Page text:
I can remember when the health community stated limiting our fat intake was a healthy way to go. Low fat diets became the fad. They did not differentiate the good vs the bad fats. Their purpose was to lower the intake of all fats. We switched to a low fat food diet. But the shift didn’t make us healthier, probably because we cut back on healthy fats as well as harmful ones.

Are fats really bad for us? According to Harvard Medical School our body needs some fat from food. It’s a major source of energy. It helps us absorb some vitamins and minerals. Fat is needed to build cell membranes, the vital exterior of each cell, and the sheaths surrounding nerves. It is essential for blood clotting, muscle movement, and inflammation. These are some of the functions of good healthy fats.

Monounsaturated fats and polyunsaturated fats are considered the good fats. Foods high in good fats include avocados, tofu, nuts, seeds, fish, olive oil, peanut butter, boiled soybean, flaxseed oil, cheese, and eggs. This list is by no means all inclusive. According to my food data.com good fat can help lower the risk of heart disease and stroke, lower bad LDL cholesterol levels, while increasing good HDL, lower blood pressure and triglycerides. The discovery that good fat could be healthful came from the seven countries study during the 1960s. Harvard medical school research revealed that people in Greece and other parts of the Mediterranean region enjoyed a low rate of heart disease despite a high-fat diet. The main fat in their diet, though, was not the saturated animal fat common in countries with higher rates of heart disease, It was olive oil, which is viewed as a good fat. This finding produced a surge of interest in olive oil and the “Mediterranean Diet”a style of eating regarded as a healthful choice today.

Trans fat (bad fat) according to the Mayo Clinic standard, is considered the worst type of fat you can eat. It is a byproduct of a process called hydrogenation that is used to turn healthy oils into solids and to prevent them from becoming rancid. Trans fats have no known health benefits and that there is no safe level of consumption, according to Harvard Medical School. Eating foods rich in trans fats increase the amount of harmful LDL cholesterol in the bloodstream and reduces the amount of beneficial HDL cholesterol. Trans fat create inflammation, which is linked to heart disease, stroke, diabetes, and other chronic conditions. They contribute to insulin resistance, which increases the risk of developing type 2 diabetes. Even small amounts of trans fats can harm health, for every 2% of calories from trans fat consumed daily, the risk of heart disease rise by 23%. Examples of foods that contain high levels of trans fats are stick margarine, fast foods, commercial baked goods (donuts, cookies, crackers), processed foods, and fried foods. Trans fats may pose a risk of developing certain cancers according to WebMD.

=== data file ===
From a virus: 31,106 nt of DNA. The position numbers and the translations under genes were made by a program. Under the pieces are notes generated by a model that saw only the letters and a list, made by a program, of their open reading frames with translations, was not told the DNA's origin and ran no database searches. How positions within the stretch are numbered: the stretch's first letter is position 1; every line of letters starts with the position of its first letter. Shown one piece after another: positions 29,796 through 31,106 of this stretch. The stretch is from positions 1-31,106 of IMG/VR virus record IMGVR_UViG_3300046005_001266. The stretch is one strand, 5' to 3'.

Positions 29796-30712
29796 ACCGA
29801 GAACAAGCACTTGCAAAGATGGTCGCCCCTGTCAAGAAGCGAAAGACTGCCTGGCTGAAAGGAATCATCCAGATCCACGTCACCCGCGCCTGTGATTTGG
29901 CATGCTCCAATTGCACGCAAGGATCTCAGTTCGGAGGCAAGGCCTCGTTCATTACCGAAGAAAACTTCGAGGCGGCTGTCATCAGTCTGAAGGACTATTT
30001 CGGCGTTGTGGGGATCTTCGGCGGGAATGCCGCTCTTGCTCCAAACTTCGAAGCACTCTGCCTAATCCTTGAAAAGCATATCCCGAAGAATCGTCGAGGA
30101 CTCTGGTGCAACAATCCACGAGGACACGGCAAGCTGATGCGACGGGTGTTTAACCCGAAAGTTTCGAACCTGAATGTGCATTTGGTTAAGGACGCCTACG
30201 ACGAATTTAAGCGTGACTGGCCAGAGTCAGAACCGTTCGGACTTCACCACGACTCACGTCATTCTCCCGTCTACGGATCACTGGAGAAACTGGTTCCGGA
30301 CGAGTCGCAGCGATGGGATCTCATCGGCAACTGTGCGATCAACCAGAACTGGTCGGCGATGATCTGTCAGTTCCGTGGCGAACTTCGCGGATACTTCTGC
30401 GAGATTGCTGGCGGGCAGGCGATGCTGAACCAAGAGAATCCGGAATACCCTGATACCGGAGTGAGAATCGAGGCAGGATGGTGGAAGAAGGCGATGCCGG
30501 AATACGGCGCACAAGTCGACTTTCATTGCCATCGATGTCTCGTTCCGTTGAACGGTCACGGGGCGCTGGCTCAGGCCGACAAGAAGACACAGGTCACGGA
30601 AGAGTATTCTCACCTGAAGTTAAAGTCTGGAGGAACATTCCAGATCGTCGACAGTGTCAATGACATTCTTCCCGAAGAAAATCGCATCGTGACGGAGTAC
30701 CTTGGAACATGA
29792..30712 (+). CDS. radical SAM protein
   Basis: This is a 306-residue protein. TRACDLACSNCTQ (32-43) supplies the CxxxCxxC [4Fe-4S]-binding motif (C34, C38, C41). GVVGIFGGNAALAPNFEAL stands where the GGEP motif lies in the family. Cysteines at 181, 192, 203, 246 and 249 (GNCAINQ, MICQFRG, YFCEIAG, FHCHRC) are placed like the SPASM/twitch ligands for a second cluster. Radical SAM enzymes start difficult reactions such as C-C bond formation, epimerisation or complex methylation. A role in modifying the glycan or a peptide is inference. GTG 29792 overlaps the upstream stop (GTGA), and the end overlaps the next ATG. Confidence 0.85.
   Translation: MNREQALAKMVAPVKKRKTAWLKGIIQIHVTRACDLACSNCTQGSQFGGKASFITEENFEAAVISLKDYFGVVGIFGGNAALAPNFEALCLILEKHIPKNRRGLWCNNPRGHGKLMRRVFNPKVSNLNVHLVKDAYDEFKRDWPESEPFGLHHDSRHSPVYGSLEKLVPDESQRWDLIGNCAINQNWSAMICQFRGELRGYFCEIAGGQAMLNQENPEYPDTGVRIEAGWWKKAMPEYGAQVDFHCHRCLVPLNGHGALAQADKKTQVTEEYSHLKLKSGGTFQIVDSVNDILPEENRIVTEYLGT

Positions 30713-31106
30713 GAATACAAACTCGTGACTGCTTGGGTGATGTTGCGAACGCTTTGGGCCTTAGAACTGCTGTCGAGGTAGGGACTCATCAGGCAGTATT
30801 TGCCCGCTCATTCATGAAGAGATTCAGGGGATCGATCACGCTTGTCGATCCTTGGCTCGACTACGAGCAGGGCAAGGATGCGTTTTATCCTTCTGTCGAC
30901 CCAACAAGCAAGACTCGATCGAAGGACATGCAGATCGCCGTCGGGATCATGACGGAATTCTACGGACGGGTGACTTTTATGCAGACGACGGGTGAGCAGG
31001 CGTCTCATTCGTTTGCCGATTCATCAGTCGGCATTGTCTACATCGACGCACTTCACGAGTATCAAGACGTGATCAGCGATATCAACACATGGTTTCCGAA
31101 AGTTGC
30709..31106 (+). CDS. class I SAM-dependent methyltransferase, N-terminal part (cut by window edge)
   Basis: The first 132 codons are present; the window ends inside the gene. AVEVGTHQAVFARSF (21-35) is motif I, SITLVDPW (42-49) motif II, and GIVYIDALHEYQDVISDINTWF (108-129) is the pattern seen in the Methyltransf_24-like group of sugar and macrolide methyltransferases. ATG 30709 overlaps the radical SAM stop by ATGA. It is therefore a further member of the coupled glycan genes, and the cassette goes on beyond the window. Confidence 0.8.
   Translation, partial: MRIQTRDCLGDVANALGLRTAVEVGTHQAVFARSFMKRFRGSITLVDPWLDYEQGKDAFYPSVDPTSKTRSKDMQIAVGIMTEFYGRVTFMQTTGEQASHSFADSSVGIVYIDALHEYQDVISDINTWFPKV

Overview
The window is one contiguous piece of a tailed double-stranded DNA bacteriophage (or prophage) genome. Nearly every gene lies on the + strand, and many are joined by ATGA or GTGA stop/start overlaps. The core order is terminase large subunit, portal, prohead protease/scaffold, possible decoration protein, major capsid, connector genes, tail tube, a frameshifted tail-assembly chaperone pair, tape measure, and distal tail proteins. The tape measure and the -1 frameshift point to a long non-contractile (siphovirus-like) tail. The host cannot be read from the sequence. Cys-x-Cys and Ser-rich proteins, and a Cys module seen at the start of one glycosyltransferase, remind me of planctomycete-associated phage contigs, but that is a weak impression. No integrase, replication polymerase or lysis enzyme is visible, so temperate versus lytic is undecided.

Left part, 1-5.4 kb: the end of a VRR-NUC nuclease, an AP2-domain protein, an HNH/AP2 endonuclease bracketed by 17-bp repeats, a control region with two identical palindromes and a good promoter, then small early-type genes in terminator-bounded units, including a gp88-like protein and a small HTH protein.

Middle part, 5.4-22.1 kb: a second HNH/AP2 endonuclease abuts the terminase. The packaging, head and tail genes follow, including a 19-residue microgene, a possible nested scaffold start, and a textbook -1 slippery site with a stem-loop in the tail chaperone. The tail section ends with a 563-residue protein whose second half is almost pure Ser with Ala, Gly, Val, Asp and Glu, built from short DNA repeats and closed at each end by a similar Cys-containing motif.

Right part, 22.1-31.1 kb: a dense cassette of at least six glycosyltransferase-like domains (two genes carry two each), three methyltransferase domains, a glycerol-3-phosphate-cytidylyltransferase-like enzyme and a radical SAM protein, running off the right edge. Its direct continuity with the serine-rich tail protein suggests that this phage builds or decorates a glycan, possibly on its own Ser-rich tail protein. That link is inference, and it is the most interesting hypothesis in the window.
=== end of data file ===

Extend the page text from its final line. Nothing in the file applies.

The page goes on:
The last fat that comes under scrutiny is saturated fats. Saturated fats has both a positive and negative effect on our health. Researchers recommend saturated fat intake at the minimum because the scientific community generally accept it to be a biological necessity. In fact, saturated fat is so important, our body actually makes its own from carbohydrates via a process called de novo lipogenesis.

Our body seeks homeostasis all the time and it couldn’t be more relevant when it comes to fatty acid balance. Saturated fats and unsaturated fats help promote optimal cell membrane fluidity where the former makes cell membrane less fluid and the latter, more fluid. The body needs saturated fat to produce hormones in our body. Hormones are responsible for muscle growth, bone health, and reproductive health. Fat, not just saturated fat, in general is also needed for organ protection and energy production not just for energy’s sake, but also for producing body heat by means of thermogenesis. Fat is also required by the body to digest, absorb, and transport vitamins A,D,E, and K because of their fat-soluble nature.

The negative side of saturated fats. While some saturated fat is necessary for your diet, about five or six percent of your average daily intake, according to the American Heart Association, too much saturated fat can raise cholesterol levels and increase your store of LDL, the type of cholesterol that causes plaque buildup in the arteries. Because of this correlation, it is possible that a diet rich in saturated fats can lead to health risks like heart disease, stroke or type 2 diabetes. The health hazards of high intakes of saturated fats, however, can depend on the type of food source they come from. For example, the National Institutes of Health found that processed meats can increase your risk of cardiovascular disease, while dairy may decrease it.

These are just some of the known facts about fats. I hope this research helps you make an inform decision on which foods to embrace and which to avoid. Until the next time, stay save.